Don't memorize the blurb or catchphrase. That's what most people do, but what do those things have in common? They are almost always questions. Questions on a book cover prompt the potential reader to answer them by looking into the book, perhaps even buying them. By contrast, questions in conversations invite answers. This has the effect of conveying to the other person you don't know the answer, which seems insane when they have yet to read the book under discussion.

Now, think back to your lessons. every novel should have a synopsis (about 30 pages of Cliff's Notes style summation of the entire story) and a summary (about 3 pages of super short to-the point summation without details). If you're a anal retentive as I am, you have a conflict outline & synopsis, but that is not what we need. 

Get out your summary. You already did this to make your blurb, and we're going to do something similar. I want you to condense it down to 3/4 of a page. This will take time. Edit out any minor details or descriptions. Eliminate all minor internal conflict and minor external conflict. Lastly, eliminate the last lines, ending it at just before the climax. That should get it to 3/4 of a page, but you may have to trim some other sacrifices.

Now, of course, spellcheck, copy edit. Next, I want you to pick a movie that is similar and a book. Just the title and author or director. Try to pick books or movies that are well known, and either established classics or recent releases. Insert the sentence "[Title] is a [Genre], kind of like [Director}'s [Movie]." Then your summary. End with, "Similar to [Book] by [Author]."

Last, memorize it. Read it out loud. record yourself. See where you sound robotic or rush, smooth it out, give it some emotion.

Here's what I got:

Hidden Magic is a sword & sorcery erotic romance, kind of like Red Sonja. 

At the end of a war General and Earless Minn kills a Northlund Duchess who was conspiring with Minn’s nemesis Duchess Serinne to kill their queens. She narrowly avoids a death spell returning home.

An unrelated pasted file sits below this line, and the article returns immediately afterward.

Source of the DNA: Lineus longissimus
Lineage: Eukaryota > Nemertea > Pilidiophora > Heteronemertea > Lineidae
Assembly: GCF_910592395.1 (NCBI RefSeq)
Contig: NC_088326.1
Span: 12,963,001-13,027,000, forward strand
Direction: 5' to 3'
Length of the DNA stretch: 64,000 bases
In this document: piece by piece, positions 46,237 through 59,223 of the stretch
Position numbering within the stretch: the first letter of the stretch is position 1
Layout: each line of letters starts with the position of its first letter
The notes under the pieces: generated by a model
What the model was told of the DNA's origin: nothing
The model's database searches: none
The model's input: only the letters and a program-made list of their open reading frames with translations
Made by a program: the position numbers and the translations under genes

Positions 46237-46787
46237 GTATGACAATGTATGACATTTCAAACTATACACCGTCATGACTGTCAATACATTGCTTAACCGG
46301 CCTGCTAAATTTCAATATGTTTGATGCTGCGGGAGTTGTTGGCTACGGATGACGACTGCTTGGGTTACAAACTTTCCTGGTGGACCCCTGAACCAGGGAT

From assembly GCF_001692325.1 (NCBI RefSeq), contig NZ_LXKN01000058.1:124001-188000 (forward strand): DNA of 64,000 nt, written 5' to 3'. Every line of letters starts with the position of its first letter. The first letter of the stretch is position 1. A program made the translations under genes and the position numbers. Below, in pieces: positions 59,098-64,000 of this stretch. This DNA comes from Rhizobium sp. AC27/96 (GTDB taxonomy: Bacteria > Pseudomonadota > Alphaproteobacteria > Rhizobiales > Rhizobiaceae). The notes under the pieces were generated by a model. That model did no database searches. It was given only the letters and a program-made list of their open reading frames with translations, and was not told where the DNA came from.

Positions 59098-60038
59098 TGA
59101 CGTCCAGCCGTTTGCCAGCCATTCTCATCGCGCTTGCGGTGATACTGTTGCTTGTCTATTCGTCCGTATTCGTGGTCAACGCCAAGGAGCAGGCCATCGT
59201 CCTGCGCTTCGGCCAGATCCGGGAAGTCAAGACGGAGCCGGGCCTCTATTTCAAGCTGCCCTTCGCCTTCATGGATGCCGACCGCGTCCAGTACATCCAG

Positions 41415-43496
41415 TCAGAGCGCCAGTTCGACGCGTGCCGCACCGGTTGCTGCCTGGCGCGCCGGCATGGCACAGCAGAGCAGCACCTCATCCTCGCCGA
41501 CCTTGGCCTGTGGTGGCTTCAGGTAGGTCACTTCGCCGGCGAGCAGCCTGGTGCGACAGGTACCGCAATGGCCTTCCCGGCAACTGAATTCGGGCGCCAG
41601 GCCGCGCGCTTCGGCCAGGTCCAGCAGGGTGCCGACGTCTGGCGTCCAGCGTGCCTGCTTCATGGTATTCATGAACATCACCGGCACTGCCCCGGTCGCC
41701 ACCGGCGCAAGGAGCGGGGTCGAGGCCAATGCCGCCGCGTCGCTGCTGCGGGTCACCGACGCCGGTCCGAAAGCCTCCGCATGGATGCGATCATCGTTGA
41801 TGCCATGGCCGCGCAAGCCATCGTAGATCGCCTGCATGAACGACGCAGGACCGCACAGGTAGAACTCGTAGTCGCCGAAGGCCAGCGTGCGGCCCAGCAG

Once home Minn finds out Serinne has made her estates falter and calls emergency funds into action to bolster her holdings. That night she meets Tomass, a sorcerer who reveals a spell to kill her was concocted by M’Graough, an evil sorcerer, working with Serinne. He offers up a partnership and argues they must track M’Graough together and defeat him. 

They banter and flirt as they track, and in the capital they discover M’Graough and Serinne are married. Minn contracts for a legal duel with Serinne but the Queen tells her it must wait until they know if Serinne is pregnant. Serinne also wishes a duel and has made claims against Minn.  The Queen tells her that her position would be helped if Minn were married and gives her three days, and when they discover Tomass has distant noble blood, they marry, against his wishes.

They ride to Minn’s ancestral home to await the duels and deal with power imbalance in their marriage.They learn to get along better, but then word comes to them that Serinne and M’Graough are living in the Queen’s palace and are allegedly pregnant with a baby the Queen has designated as her heir. 

They travel back to Plaindand but to hide they go to a friend of Minn’s who hides them in a safe house. They discover pregnant women have gone missing and are convinced M’Graough has been murdering them for the death magic. He has placed the Queen in thrall.

Minn and Tomass fall in love as they work their way towards their duels. Serinne has been conspiring and has raised an army, and a new battle arises on the home front where Minn and Tomass have to learn to trust one another and fight together.

Similar to Ritual of Proof by Dara Joy.

So if you meet me and ask me about HM, this is what you'll hear. I mean no offense, it's just you can tell how awkward it is. Good luck with your books, and better luck talking about them!